Former global macro fund manager Raoul Pal says there’s now a 65% chance of a global recession.
In July, Pal predicted that the Institute of Supply Management’s (ISM) manufacturing index would break the key level of 50 late in 2015.
On December 1, the ISM broke the 50 level for the first time since the 2008 recession, reaching 48.6.
“I use the ISM as a guide to the global business cycle, not just the US cycle,” Pal told Business Insider.
Pal said that the ISM correlates closely with global GDP and US GDP.
“Basically, ISM tracks GDP really well. It means GDP is falling, so growth in America is falling and growth is falling around the rest of the world,” Pal said.
While manufacturing is only a small part of the US economy, it’s an important one.
“If manufacturing is slowing down in America, it’s slowing down in the rest of the world,” Pal said, pointing out that export numbers are falling across the world, meaning that there’s less trade going on.
That bodes ill for the stock market. With the ISM below 50, there’s a 65% probability of a 20% fall in the S&P 500, according to Pal.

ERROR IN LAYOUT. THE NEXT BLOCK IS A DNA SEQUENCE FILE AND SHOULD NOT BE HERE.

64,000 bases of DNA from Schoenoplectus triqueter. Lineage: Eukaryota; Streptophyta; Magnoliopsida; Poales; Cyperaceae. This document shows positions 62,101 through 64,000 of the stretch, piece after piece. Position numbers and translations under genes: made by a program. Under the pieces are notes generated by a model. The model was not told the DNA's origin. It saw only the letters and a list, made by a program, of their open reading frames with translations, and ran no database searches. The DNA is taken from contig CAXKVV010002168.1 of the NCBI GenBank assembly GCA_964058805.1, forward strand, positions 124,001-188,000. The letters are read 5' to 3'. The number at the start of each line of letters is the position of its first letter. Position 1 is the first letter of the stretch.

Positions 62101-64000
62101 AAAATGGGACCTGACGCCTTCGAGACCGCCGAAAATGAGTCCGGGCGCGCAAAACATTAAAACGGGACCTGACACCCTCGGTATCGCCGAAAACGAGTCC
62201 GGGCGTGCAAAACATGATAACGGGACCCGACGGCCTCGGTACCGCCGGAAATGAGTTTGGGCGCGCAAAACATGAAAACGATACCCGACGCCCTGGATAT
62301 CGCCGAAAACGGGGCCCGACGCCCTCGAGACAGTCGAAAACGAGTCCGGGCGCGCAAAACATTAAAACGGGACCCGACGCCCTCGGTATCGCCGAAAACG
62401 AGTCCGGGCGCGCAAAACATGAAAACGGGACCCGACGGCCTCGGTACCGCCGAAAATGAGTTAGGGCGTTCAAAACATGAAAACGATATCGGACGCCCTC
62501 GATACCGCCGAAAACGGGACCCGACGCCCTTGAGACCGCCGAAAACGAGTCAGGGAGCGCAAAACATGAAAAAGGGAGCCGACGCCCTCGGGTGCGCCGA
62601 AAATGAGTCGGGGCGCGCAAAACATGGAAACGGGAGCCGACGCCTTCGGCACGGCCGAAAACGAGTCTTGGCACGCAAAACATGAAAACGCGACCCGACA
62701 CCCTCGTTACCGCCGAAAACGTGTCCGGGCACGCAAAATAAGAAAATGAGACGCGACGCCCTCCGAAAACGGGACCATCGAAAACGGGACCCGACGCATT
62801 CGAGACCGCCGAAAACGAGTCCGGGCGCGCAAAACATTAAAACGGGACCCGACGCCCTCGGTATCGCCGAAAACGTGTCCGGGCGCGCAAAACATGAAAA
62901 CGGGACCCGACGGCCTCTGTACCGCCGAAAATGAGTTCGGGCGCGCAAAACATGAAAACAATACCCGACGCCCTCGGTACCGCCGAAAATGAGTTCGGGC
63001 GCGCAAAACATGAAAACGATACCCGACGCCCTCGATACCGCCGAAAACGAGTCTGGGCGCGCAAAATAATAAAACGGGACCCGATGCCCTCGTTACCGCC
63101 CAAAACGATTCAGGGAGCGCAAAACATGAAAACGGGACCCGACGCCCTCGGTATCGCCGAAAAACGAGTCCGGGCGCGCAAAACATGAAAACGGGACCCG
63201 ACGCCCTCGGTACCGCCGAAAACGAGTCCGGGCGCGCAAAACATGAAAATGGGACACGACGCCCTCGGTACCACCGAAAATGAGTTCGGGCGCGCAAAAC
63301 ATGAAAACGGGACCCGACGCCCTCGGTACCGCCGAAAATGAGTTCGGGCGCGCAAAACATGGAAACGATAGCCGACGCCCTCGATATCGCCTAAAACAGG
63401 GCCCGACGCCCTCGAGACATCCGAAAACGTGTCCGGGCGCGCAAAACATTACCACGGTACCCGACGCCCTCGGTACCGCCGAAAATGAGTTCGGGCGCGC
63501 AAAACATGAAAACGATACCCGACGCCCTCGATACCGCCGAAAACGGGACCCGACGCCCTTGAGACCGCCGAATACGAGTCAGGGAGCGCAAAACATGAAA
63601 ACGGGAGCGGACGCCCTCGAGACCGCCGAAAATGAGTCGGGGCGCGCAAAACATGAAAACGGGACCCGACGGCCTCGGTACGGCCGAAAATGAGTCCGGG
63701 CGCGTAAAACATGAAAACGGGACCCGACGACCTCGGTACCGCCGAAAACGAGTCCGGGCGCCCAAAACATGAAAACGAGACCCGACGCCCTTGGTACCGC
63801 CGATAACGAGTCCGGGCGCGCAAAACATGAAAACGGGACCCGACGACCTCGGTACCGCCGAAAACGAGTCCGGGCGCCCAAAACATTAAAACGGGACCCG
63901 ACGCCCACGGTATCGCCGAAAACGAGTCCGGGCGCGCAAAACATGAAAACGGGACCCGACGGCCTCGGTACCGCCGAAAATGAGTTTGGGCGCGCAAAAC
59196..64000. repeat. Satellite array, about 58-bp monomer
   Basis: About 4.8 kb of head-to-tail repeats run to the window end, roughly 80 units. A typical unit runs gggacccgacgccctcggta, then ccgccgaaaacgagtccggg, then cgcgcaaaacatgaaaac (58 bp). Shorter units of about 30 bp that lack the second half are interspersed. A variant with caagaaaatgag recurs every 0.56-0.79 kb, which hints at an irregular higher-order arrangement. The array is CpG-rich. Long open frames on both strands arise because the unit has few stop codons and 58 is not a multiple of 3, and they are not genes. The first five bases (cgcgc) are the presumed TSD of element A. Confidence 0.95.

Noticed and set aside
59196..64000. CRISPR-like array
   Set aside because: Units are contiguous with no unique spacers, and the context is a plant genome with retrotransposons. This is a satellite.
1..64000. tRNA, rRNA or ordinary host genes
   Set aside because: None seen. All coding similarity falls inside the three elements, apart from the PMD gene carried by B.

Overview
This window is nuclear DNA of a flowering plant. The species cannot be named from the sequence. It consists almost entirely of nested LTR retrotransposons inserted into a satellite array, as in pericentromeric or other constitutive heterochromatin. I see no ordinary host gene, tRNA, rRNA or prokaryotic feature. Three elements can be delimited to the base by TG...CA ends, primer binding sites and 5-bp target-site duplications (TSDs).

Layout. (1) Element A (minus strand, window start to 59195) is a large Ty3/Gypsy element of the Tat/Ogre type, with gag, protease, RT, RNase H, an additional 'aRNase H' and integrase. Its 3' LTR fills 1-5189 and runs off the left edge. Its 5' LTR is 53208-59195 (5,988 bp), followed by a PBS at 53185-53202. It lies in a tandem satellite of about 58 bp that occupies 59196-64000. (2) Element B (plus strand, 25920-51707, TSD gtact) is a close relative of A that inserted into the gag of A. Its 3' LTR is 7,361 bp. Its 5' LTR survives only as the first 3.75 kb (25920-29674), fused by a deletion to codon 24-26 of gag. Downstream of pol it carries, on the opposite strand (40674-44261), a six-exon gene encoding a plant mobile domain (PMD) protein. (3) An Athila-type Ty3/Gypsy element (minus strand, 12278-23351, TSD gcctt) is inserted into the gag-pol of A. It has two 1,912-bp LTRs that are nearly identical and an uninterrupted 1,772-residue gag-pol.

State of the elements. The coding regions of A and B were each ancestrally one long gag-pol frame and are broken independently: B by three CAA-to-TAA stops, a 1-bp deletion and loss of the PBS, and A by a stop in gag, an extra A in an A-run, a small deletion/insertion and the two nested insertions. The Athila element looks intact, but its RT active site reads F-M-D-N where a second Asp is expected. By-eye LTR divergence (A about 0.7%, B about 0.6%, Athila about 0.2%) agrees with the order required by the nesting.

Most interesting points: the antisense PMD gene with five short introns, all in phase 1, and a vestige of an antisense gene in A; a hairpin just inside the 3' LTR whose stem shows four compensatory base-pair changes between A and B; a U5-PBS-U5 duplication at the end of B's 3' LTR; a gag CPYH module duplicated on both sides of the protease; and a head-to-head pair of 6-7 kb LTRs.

If the ISM gets to 47, it would be an 85% probability, Pal added.
He emphasised that this is only a probability, not a certainty. That said, Citi put out a research note on Wednesday putting a 65% probability on the US falling into recession.
Pal’s recommendation is to buy US Treasury bonds. He said that the US dollar will probably continue to go up and that bonds tend to do well in that scenario.
Pal has made a number of bold predictions that have played out this year, including his bullish US dollar call.
In December 2014 on RealVision Television, Pal predicted a rise in the US dollar, a fall in emerging markets, a devaluation of the RMB, oil going to $40, a global spread of deflation, a sharp fall in EU bond yields, and a flattening of the yield curves.
“It started with the strong dollar, spread into oil and then other commodities, spread into emerging markets, and now it’s coming to America,” he said.
Pal considers the latest manufacturing data as the spark that will increase the probability of a global recession, a further fall in global exports, an ongoing crash in global commodities, falling global equity markets, and the potential for an emerging-market crisis.
“The balance of probabilities says we have a much better chance of going into a recession than a boom,” he said.
Pal, a Goldman Sachs alumnus, previously comanaged GLG’s global macro fund, one of the largest in the world. He retired in 2004 at 36.
Since then, he’s been publishing a research letter, The Global Macro Investor, which is read by the hedge fund elite. Pal is the cofounder of Real Vision Television, a subscription financial-news service.
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